A Dundee man has been awarded what is thought to be one of the highest-ever unfair dismissal payouts by an employment tribunal in Scotland.
Site supervisor David Galloway will receive £76,200 from his former employers Kitsons Environmental Europe Ltd of Warrington after the tribunal ruled he was entitled to £7,800 above the prescribed limit of £68,400 due to his loss of earnings for the period.
Mr Galloway, who is currently claiming Jobseeker’s Allowance, said he was “over the moon” with the award after spending two years without permanent work since being sacked for gross misconduct in March 2011.
He was one of three employees dismissed by the company after spot checks found they were claiming for eight hours’ work at weekends during periods when they weren’t actually on site at GlaxoSmithKline in Montrose.
All three claimed they were unfairly dismissed, on the grounds that there was an agreement in place whereby they were paid for a day’s work every weekend regardless of whether they worked eight hours or not.
One of them, chargehand insulator James Heggie, was awarded £16,048.96 by the tribunal panel.
A third, advanced scaffolder Brian Russell, also of Dundee, is understood to have received an undisclosed sum after Kitsons agreed a settlement with him.
Solicitor Ryan Russell from Muir Myles Laverty Law in Dundee said he believed the award may be the highest ever in Scotland.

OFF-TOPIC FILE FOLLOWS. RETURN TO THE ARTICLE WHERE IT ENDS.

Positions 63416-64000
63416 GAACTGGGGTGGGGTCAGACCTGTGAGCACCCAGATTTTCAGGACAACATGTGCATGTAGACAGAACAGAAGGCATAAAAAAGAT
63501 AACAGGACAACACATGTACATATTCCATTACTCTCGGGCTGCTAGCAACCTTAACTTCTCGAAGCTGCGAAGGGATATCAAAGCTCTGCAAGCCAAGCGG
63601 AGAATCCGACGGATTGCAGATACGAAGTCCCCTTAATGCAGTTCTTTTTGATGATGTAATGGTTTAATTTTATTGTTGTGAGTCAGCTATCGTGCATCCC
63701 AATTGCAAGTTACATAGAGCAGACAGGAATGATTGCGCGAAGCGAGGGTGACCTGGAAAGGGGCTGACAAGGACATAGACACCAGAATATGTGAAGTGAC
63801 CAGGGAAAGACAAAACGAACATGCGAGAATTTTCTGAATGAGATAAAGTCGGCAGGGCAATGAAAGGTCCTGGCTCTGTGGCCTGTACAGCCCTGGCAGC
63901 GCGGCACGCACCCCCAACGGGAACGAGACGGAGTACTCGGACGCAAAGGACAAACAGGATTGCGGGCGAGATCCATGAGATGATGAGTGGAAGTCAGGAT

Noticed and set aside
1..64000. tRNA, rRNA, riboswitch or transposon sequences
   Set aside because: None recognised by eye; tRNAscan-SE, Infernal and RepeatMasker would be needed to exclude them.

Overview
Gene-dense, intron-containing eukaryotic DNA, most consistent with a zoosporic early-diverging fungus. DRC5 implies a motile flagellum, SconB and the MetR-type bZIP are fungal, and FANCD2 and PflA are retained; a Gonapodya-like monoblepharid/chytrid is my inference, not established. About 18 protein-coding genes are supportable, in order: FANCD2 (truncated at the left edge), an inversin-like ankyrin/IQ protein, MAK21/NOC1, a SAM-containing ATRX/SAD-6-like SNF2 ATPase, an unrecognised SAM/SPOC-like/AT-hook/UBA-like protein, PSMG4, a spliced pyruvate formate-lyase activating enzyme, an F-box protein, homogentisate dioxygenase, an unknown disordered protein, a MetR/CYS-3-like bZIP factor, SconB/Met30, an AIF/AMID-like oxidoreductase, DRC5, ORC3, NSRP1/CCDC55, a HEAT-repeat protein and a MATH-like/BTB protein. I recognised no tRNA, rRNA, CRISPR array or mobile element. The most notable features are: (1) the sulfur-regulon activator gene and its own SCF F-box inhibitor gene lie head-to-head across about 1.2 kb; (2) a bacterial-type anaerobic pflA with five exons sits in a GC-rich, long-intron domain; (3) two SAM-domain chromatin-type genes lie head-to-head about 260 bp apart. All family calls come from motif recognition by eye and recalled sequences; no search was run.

“I am absolutely delighted for Mr Galloway. He has been through a very difficult time and his unfair dismissal changed his life after 40 years working in the same industry,” he said.
“To put this award in context, the average award for unfair dismissal claims in 2012 was £4,560 while less than 2% of successful claims exceed £50,000.”
The tribunal heard that Kitsons, which specialises in asbestos removal and thermal insulation installation, was required to carry out ad hoc non-maintenance work as and when instructed by main contractor Doosan Babcock at weekends.
In terms of their contracts the claimants were entitled to be paid for a full eight-hour working day at the weekends, irrespective of how many hours they actually worked.
However, following concerns raised, Kitsons launched an investigation which included checking pay slips, gate reports and timesheets.
Kitsons had alleged that Mr Galloway had been falsifying information on a timesheet for financial gain.
Operations manager Ralph Livingston had given evidence at the tribunal which the panel said was “simply not credible” and included a “bewildering sequence of events which impacted on credibility”.
The panel members were also mindful that only a week or so before the investigation Mr Galloway and Mr Heggie were advised by Mr Livingston that they were candidates for redundancy.
Mr Galloway said: “I’m just glad it’s all over. It’s been two years and apart from a couple of temporary jobs I’ve been out of work since then.”